Have you ever received a message from any of your contacts that reads something like this; “Hello, I’m having trouble and asked WhatsApp to send you my sms code”?
Well, if you have received such from a friend, his/her line had most likely been hacked, and the hackers were trying to do same to yours.
A recent research conducted in Australia showed that in 2019 alone, Australians have lost almost $90 million. The figures rose by 62% during the period the COVID-19 lockdown lasted, with one in every 6 social media user falling victim.
According to the research conducted by software security provider, NortonLifeLock, this was common across WhatsApp, TikTok and Instagram, getting even more young people who considered themselves too smart to be scanned.
How is this possible?
WhatsApp is a messaging application linked to your mobile phone number. The app is designed to be used on one device at a time, with an advanced end-to-end encryption that only allows sender and receiver to see the messages.
Any attempt to log in from another device requires a 6-digit verification code that only the owner of the sim card has access to.
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When the hacker tries to access your WhatsApp account from another device, the app prompts for the 6-digit verification code.
Now, this is where you have to be alert. The hackers will try to get the six-digit verification code by any means.
They could claim to be calling for any reason, and then request the code to verify that you really own the sim card. Or they could claim that you are the beneficiary of some windfall, and they need the code to confirm.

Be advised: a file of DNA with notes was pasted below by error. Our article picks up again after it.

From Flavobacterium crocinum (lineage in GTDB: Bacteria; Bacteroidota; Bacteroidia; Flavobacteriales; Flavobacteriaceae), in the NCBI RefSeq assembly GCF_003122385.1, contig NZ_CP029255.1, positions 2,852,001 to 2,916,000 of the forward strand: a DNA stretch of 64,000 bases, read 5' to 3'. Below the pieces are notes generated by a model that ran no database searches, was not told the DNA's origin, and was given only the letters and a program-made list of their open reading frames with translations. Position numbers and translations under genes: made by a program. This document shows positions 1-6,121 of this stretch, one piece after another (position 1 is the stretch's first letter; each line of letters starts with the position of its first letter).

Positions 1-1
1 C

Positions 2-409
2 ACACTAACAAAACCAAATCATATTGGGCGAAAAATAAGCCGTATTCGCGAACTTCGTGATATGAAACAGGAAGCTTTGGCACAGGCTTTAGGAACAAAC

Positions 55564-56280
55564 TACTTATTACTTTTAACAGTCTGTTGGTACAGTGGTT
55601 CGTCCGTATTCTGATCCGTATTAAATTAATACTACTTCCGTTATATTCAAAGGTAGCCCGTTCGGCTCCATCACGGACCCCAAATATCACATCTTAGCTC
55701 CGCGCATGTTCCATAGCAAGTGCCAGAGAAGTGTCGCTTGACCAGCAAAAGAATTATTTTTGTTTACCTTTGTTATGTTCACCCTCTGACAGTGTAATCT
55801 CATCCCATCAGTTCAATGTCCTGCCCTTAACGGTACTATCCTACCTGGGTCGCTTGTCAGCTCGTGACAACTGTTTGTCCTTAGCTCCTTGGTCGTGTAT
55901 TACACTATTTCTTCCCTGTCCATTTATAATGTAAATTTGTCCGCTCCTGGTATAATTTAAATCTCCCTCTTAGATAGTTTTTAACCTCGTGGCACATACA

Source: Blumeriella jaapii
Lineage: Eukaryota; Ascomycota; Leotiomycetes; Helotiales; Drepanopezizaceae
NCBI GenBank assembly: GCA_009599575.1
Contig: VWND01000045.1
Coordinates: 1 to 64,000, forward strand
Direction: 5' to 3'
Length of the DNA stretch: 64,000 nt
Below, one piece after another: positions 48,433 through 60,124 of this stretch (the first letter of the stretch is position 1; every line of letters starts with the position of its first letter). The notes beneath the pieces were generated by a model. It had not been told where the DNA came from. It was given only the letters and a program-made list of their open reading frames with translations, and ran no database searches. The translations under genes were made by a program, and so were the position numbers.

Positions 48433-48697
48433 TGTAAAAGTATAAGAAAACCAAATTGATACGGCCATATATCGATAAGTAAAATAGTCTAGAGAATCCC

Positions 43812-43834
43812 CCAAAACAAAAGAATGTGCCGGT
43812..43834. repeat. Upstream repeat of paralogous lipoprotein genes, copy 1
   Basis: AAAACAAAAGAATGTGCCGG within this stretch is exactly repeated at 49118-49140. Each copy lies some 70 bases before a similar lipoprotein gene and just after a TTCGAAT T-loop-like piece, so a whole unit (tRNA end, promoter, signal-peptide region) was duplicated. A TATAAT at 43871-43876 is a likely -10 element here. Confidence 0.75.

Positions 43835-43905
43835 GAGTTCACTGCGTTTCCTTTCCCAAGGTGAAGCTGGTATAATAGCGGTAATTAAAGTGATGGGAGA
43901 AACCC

The sad part of it is that as soon as you fall victim, all your contacts become potential victims as well, because they now utilise the access to send a WhatsApp message to them.
The message could also be asking them for their verification code, personal or financial details, or it could start out as romance or online dating where the victim is roped into believing that he is in some sort of romantic tryst.
Worse still ask them to make payment for some product or service they would never receive, or offer juicy deals where they claim to double the victim’s supposed investment.
Quick tip here; Never make payment, or give out a loan to any contact based on a WhatsApp message. No matter how stranded the person claims to be; insist on a voice or video call before sending money into any account.
Personal details, pins and codes should be a no-no. Any verification code, token or pin sent to your sim card is not meant to be divulged to anyone else. Giving it out allows the hackers to impersonate you.
So what if you discover you have been deceived into giving out your details?
Quickly try to change your passwords and deactivate all online transactions on your accounts. If you can reach your bank, place a hold on transactions of any kind and freeze your cards. This authorises your bank to disregard any request to move out funds from your account, until you say otherwise.
This can only work if you discover really fast, but as advised, it is a situation best avoided.
What to look out for?
According to Cybersecurity expert Mark Gorrie, the first red flag to look out for is “spelling mistakes or poor grammar”. Fortunately, the scammers are not that ‘smart’ and they make errors which they keep sending to their potential victims repeatedly.
Once you find that your contact (friend or client) is sending you a message containing spelling errors, don’t ignore it. Place a call across and find out what is going on. Scammers almost never take such calls and if they do, you will figure out that you have the wrong person.
Another thing to beware of is generic greetings or URLs that don’t match the company in the message. Often, such urls could take you to sites where you are then asked to fill in personal and sensitive data.
Importantly, if the offer looks too good to be true, it most likely is.